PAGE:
As Christians, we are called to relieve suffering. But we’re not called to relieve all suffering.
This is most certainly true when it comes to suffering and sanctification, including when it comes to becoming more relationally, emotionally, and sexually whole.
We live in an age that says the sign of a good relationship, romance, or sex is the pleasure it brings. If he/she makes you happy, be with that person. If the sex is good, enjoy it. If that’s your thing, who am I to judge?
Within this ideology, failure to relieve suffering is to be unloving.
But for Christ-followers, growing in godliness relationally, emotionally, and sexually will lead us through seasons of suffering. As we go, the spirit of the age will entice:
Everybody lusts. God doesn’t really expect you not to.
Why should you be single and lonely your entire life when everyone else is happy?* Marry an unbeliever, enter into a same-sex union, or remarry after divorce.
If you get out of this marriage, you’re life will be so much happier. Get out while you’re still young enough to find someone new.
Have sex. No one waits for marriage anymore.
Your wife (or husband) doesn’t need to know what you’ve been doing. It will only hurt them to find out.
When God commanded people to forgive, He certainly couldn’t have meant forgiving someone who has wounded you sexually. That’s just asking too much!
People will think you’re hateful if you maintain that marriage and sex are created by God only to be between a man and woman for life.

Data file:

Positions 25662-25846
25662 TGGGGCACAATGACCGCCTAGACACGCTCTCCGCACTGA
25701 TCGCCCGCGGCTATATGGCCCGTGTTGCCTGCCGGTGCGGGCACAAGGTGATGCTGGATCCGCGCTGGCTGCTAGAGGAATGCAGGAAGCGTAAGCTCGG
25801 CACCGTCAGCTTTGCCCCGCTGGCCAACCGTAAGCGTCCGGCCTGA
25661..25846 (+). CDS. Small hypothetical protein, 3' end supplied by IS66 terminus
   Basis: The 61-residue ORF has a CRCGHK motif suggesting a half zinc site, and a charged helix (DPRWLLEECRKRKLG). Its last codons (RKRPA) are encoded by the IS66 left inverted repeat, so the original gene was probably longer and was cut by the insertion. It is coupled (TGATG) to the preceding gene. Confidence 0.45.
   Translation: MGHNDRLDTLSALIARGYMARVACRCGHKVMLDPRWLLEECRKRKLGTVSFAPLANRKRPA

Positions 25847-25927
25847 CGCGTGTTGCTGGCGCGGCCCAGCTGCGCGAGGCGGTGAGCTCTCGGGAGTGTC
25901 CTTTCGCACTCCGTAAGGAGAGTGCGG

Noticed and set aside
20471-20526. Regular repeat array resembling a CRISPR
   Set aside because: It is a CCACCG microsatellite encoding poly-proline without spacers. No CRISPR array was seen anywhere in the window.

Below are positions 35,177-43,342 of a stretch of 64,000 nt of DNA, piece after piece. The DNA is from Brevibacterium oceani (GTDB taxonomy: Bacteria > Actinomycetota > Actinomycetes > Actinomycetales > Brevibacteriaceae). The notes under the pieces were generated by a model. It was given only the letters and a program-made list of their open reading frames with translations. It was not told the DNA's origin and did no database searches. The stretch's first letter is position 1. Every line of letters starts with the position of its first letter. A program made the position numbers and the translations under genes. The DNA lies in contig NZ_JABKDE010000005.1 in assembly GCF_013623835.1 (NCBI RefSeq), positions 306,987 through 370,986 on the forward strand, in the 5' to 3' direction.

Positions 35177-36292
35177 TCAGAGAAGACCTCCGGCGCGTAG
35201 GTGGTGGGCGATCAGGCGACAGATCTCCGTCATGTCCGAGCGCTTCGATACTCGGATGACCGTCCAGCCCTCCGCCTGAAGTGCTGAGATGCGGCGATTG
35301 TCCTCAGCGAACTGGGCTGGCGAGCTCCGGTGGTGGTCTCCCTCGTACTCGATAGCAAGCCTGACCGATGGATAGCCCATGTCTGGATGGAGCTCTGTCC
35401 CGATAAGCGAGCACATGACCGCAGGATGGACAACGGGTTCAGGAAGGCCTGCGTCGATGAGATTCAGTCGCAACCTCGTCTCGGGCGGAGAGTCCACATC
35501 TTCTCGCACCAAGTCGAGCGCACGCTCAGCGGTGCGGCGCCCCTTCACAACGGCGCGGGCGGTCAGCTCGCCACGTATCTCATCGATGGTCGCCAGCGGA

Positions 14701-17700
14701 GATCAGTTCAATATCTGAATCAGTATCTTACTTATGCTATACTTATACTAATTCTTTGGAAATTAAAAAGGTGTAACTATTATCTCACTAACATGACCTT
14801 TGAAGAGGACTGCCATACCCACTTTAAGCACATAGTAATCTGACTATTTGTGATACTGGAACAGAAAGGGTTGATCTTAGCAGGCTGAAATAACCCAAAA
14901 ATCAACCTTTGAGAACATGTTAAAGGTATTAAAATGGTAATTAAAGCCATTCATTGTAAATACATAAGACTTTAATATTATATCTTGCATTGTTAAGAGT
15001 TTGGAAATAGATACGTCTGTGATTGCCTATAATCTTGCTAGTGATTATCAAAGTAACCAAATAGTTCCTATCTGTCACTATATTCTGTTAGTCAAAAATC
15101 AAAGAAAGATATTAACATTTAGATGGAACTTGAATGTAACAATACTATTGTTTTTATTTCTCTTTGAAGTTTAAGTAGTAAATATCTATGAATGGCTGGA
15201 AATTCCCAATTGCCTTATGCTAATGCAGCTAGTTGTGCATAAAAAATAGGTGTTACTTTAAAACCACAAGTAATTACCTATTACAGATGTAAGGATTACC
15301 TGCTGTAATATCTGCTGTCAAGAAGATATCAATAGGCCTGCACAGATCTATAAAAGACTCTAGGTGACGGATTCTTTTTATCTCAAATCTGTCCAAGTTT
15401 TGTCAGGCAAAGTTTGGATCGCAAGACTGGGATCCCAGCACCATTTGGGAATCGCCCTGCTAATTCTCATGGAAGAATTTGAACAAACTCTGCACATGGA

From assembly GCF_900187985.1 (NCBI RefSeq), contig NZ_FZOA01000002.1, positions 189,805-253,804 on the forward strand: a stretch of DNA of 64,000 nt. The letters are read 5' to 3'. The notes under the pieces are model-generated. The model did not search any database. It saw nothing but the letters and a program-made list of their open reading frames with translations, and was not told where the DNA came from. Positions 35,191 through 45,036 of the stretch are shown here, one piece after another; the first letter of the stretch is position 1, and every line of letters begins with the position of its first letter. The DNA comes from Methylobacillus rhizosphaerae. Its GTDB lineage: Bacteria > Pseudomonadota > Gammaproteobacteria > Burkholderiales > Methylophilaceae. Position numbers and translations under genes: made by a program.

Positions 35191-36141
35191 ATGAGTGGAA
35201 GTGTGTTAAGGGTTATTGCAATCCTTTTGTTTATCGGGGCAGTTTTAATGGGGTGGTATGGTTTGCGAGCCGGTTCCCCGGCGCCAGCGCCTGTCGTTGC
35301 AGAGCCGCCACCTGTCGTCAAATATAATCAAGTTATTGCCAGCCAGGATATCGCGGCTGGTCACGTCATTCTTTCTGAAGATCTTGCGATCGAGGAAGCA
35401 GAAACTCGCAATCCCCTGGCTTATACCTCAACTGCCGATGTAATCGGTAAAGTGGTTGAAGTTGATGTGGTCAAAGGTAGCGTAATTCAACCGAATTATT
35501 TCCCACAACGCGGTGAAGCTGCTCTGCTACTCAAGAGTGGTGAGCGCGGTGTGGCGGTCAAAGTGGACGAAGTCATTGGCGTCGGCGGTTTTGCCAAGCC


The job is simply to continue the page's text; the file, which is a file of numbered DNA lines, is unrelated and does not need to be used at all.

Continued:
Just give in one more time to porn so you can sleep tonight. Tomorrow will be easier.
And the last enticement is, of course: To be a friend like Jesus is a friend means relieving others’ suffering.
Peter was such a friend to Jesus.
When Jesus told his disciples He was on His way to Jerusalem where He would “suffer many things” and “be killed” (Matthew 16:21), Peter pulled Jesus aside to assure Him he wouldn’t let it happen. Peter thought he was delivering good news to Jesus. He may even have expected Jesus to thank him for being such a good friend.
Instead, Jesus became stern with Peter: “Get behind Me, Satan! You are a stumbling block to Me; you do not have in mind the concerns of God, but merely human concerns” (Matthew 16:23).
Twice more Peter would try to reduce or prevent Jesus’s suffering (see Matthew 26:33 and 26:51), but Jesus would not accept Peter’s “help.”
Don’t misunderstand. Jesus was not a glutton for punishment. He did not want to suffer and die. But He pressed through for the sake of resurrection, where sin, suffering and death would find their end.
Likewise for us and for those we seek to love.
“If anyone wishes to come after Me, he must deny himself, and take up his cross and follow Me” (Matthew 16:24).
We’re called to relieve suffering, but not all suffering. Instead, let’s follow Jesus together, taking up our crosses and also putting our shoulder under each other’s cross to help bear the burden.
To try to relieve all suffering is to try to remove the cross from Christianity. To remove the cross is to remove resurrection. Get behind us, Satan!
I’d love to hear from you. How can we help bear each others’ crosses? How has taking up your cross and following Jesus brought new life to you or those you love?
“I consider that the sufferings of this present time are not worth comparing with the glory that is to be revealed to us.” – Romans 8:18
*The common assumption today that singleness and celibacy inevitably lead to an unfulfilled and unhappy life can and should be challenged by the Church.
P.S. If you haven’t checked out the new Regeneration Ministries podcast, each 20-minute conversation addresses topics to help you and your loved ones on your journey toward sexual, emotional, and relational wholeness. You can listen anywhere you listen to podcasts, or by clicking here to find it at the bottom of our Resource page.